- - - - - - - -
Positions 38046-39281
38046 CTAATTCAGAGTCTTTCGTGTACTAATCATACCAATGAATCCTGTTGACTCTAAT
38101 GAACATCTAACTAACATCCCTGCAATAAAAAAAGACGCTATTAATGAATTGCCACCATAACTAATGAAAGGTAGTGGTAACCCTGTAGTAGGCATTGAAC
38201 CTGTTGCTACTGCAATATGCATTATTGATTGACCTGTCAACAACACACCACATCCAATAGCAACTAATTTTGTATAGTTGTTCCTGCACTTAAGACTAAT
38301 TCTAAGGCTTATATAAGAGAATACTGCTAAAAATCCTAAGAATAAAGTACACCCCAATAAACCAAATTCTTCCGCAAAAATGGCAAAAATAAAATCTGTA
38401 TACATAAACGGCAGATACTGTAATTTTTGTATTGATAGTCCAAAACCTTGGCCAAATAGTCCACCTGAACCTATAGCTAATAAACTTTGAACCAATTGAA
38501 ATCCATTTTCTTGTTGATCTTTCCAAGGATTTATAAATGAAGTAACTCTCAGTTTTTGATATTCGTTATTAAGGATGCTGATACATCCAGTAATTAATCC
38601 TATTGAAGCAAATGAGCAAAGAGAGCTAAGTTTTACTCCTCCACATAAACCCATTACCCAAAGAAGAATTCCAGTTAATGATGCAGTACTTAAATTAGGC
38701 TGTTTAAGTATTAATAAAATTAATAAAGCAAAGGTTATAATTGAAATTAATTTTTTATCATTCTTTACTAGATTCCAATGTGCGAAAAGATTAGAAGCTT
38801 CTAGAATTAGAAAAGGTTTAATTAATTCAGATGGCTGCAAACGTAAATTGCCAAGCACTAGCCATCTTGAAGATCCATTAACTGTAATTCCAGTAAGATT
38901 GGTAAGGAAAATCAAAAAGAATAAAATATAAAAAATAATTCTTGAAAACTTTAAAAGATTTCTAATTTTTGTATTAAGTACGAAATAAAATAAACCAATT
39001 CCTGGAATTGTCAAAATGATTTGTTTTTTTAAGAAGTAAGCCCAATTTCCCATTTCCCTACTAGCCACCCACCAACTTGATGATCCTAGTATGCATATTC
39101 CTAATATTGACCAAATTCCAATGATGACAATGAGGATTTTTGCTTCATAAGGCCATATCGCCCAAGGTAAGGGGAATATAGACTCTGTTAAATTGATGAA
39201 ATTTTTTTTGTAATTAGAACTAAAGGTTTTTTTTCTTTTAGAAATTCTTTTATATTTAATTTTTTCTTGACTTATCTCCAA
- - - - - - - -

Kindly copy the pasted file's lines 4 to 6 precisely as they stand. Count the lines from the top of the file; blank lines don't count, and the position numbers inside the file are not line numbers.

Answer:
38201 CTGTTGCTACTGCAATATGCATTATTGATTGACCTGTCAACAACACACCACATCCAATAGCAACTAATTTTGTATAGTTGTTCCTGCACTTAAGACTAAT
38301 TCTAAGGCTTATATAAGAGAATACTGCTAAAAATCCTAAGAATAAAGTACACCCCAATAAACCAAATTCTTCCGCAAAAATGGCAAAAATAAAATCTGTA
38401 TACATAAACGGCAGATACTGTAATTTTTGTATTGATAGTCCAAAACCTTGGCCAAATAGTCCACCTGAACCTATAGCTAATAAACTTTGAACCAATTGAA